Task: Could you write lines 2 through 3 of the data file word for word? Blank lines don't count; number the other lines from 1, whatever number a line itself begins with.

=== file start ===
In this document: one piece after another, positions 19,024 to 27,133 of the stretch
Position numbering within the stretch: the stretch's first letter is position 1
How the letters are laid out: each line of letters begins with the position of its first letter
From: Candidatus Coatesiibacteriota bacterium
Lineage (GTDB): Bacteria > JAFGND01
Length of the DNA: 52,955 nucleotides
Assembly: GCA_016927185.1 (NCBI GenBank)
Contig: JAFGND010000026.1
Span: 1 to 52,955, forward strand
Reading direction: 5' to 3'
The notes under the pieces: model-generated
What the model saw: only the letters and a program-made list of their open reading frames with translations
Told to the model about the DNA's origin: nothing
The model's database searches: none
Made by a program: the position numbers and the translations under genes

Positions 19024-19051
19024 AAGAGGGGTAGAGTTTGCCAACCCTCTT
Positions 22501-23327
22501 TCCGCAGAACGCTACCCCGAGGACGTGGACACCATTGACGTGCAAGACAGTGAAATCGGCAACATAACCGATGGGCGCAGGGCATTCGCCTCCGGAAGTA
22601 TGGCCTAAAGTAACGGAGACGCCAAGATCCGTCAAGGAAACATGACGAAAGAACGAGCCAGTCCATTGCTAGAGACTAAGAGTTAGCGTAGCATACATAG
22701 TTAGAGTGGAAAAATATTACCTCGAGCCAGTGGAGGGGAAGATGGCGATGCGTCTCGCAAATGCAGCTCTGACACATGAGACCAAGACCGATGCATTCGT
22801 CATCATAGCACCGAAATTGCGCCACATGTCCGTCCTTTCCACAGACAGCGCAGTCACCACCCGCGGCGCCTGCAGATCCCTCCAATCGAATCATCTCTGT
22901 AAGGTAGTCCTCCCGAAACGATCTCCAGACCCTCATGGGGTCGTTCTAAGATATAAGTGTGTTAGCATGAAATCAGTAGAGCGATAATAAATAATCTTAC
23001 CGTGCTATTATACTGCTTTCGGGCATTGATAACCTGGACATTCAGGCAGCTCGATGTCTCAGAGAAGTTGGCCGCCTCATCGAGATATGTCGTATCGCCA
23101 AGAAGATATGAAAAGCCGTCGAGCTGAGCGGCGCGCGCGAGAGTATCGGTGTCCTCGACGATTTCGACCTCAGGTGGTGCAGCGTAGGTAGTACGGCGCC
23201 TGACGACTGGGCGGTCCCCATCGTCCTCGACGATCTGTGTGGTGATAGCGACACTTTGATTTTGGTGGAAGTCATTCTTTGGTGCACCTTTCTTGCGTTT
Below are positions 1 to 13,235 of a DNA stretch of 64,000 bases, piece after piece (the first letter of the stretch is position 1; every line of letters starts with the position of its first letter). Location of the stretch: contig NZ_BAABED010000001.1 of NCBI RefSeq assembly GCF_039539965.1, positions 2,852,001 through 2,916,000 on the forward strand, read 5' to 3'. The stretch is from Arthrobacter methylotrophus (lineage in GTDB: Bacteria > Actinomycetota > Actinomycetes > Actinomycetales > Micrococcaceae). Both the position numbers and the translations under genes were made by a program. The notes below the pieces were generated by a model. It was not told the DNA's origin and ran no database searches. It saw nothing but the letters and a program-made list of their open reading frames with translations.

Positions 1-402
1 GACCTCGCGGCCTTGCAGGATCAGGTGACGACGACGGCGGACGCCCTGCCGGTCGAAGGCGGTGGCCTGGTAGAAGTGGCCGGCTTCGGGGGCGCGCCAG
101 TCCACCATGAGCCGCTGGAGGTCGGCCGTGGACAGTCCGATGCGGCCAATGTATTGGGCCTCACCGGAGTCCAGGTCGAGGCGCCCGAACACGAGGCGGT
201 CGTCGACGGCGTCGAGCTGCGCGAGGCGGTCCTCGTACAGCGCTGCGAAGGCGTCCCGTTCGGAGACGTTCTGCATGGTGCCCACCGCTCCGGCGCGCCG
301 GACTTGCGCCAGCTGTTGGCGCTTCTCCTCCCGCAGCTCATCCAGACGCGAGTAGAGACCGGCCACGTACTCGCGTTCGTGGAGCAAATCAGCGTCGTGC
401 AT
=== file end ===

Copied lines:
Position numbering within the stretch: the stretch's first letter is position 1
How the letters are laid out: each line of letters begins with the position of its first letter